Head of Corporate Affairs
Columbia Threadneedle Investment
Exclusive Q&A with Alison Jefferis from Columbia Threadneedle Investments
Could you tell us a bit about your background and role at Columbia Threadneedle Investments?
I’ve worked in the finance sector for most of my career, in Australia and the UK, including roles in retail banking, investment banking and in government. As Head of Corporate Affairs at Columbia Threadneedle my role is particularly varied and I tend to get involved, one way or another, in most things the company is doing. Our industry is under a lot of scrutiny, but it’s also a time of great opportunity when reputation, culture and engagement are critical. At the same time the media landscape and the way we communicate are changing dramatically. So it’s an interesting time for me and my team.
Tell us a bit more about your role as Chair of the Columbia Threadneedle Foundation.
As Chair of our Foundation I oversee our relationships with community organisations and charities. We view our charity support as investment in the future and believe in active, multi-year partnerships that aim to achieve long-term social change. We run an extensive volunteering programme where employees work together in an entirely different context so they build new relationships and get to know a different side of their colleagues.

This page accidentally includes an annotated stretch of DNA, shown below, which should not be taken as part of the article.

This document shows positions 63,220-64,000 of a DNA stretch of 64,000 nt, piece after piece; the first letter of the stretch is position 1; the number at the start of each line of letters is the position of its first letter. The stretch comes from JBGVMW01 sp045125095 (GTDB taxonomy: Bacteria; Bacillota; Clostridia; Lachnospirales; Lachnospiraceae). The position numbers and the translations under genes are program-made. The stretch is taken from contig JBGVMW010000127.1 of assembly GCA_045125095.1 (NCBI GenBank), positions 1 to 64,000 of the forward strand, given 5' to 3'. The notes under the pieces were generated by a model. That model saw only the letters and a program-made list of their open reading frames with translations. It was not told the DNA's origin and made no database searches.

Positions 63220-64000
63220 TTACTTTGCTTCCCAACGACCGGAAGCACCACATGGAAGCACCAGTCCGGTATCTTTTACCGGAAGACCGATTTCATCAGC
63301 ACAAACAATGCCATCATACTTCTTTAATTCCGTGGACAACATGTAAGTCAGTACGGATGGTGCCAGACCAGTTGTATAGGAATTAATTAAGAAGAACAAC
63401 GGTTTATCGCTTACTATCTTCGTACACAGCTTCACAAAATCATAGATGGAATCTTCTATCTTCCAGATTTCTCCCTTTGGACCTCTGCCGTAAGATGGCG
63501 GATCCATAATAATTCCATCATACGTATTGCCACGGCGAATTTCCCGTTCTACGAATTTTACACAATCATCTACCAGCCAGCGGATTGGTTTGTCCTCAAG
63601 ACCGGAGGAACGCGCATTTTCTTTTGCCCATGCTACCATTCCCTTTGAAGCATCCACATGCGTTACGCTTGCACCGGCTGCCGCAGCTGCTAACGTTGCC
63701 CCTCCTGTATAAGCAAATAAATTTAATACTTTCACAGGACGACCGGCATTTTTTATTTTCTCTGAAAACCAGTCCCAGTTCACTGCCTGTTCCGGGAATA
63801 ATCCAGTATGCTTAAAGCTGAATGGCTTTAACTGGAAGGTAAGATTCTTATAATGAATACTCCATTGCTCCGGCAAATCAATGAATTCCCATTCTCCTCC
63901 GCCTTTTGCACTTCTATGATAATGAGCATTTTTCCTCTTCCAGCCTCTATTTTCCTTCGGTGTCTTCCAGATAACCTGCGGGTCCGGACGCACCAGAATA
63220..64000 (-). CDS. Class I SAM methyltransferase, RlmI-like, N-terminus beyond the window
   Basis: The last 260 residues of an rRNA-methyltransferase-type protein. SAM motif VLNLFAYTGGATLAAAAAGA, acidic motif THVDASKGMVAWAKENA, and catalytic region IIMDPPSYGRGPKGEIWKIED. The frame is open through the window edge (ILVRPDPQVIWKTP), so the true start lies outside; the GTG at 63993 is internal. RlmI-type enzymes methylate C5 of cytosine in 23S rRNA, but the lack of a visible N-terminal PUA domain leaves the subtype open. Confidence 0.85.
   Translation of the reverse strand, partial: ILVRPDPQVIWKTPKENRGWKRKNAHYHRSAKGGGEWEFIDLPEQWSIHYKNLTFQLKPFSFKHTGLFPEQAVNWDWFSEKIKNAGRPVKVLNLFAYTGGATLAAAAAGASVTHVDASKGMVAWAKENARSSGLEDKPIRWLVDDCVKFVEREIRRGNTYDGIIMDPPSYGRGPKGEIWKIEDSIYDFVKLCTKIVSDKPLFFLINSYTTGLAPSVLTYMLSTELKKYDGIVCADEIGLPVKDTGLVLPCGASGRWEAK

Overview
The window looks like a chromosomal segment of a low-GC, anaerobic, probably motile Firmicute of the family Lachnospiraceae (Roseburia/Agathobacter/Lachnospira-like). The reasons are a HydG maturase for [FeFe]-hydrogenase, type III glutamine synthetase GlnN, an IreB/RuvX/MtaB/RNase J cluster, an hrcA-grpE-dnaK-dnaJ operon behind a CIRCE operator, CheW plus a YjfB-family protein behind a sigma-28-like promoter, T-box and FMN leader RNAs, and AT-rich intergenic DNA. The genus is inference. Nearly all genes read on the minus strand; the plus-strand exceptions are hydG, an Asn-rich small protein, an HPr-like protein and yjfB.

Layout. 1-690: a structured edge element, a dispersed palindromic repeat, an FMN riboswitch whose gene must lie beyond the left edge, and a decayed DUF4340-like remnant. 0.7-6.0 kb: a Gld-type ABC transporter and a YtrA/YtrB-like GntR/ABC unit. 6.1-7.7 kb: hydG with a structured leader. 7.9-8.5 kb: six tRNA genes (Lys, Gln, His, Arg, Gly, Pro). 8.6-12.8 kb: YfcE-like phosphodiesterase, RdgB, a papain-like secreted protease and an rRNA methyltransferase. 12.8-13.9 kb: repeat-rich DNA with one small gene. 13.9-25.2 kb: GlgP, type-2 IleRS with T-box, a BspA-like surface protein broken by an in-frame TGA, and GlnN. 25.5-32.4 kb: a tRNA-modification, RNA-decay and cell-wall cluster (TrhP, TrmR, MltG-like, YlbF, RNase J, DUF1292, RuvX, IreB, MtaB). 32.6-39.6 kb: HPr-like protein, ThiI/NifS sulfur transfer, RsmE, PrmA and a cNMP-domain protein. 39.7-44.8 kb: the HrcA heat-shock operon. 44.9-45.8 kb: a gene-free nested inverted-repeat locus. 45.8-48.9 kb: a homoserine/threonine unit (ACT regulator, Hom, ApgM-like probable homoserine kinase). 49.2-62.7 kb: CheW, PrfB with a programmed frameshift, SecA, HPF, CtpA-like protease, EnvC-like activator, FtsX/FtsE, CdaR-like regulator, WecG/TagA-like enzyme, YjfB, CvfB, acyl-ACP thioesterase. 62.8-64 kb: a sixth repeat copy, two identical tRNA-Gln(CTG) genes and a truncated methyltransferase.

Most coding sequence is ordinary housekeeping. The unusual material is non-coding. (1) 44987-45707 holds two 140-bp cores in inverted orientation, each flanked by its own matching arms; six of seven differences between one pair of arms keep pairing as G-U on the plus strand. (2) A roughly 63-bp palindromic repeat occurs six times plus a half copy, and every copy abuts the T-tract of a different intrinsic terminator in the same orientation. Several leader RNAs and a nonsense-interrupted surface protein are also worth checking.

At TSAM London 2018, you’ll be joining a keynote panel discussion on “Gender Equality & Diversity in Asset Management.” Compared to other industries, how do you think asset and investment management is faring in regards to this?
As an industry, asset management is relatively conservative and has been slow to modernise in some ways, including in terms of diversity. Having said that, diversity is now firmly in the spotlight and we have a great opportunity to push ahead of others. It’s an industry that is well suited to flexible working, where diverse views and opinions truly enhance the ability to produce positive outcomes for clients.
What initiatives are in place at Columbia Threadneedle to promote gender equality & diversity in the workplace? What more can be done?
We have been actively working to improve our gender balance for the past five years, and have made good progress although there remains more to do. Recruitment practices are critical to ensure more qualified female candidates are coming through the process – if you can’t find them, try harder! We have also focused on supporting early and mid-career female talent to ensure a strong pipeline of future leaders, with coaching and peer support /learning programmes. And of course good policies for maternity, paternity and shared parental leave along with genuine, flexible support for those transitioning to and from work. Finally, culture is fundamental as is accountability at the highest level – if those two things aren’t supportive it’s very hard to make a difference.
Effective stakeholder management is integral to any internal project. What stakeholder management advice would you give to leaders who are looking to achieve gender equality across the organisation?
Leaders need to have the courage to take what they may perceive to be risks, and do things differently. Hire someone who is not like you, or who’s experience does not exactly match the role you’re recruiting for. Consider the view of someone who may not be the accepted voice of wisdom on a topic. As the saying goes, “If you always do what you’ve always done, you’ll always get what you always got”.
Join Alison for our keynote panel discussion on Gender Equality and Diversity at TSAM London on the 13th March 2018 – visit our website https://www.tsamlondon.com/ for more details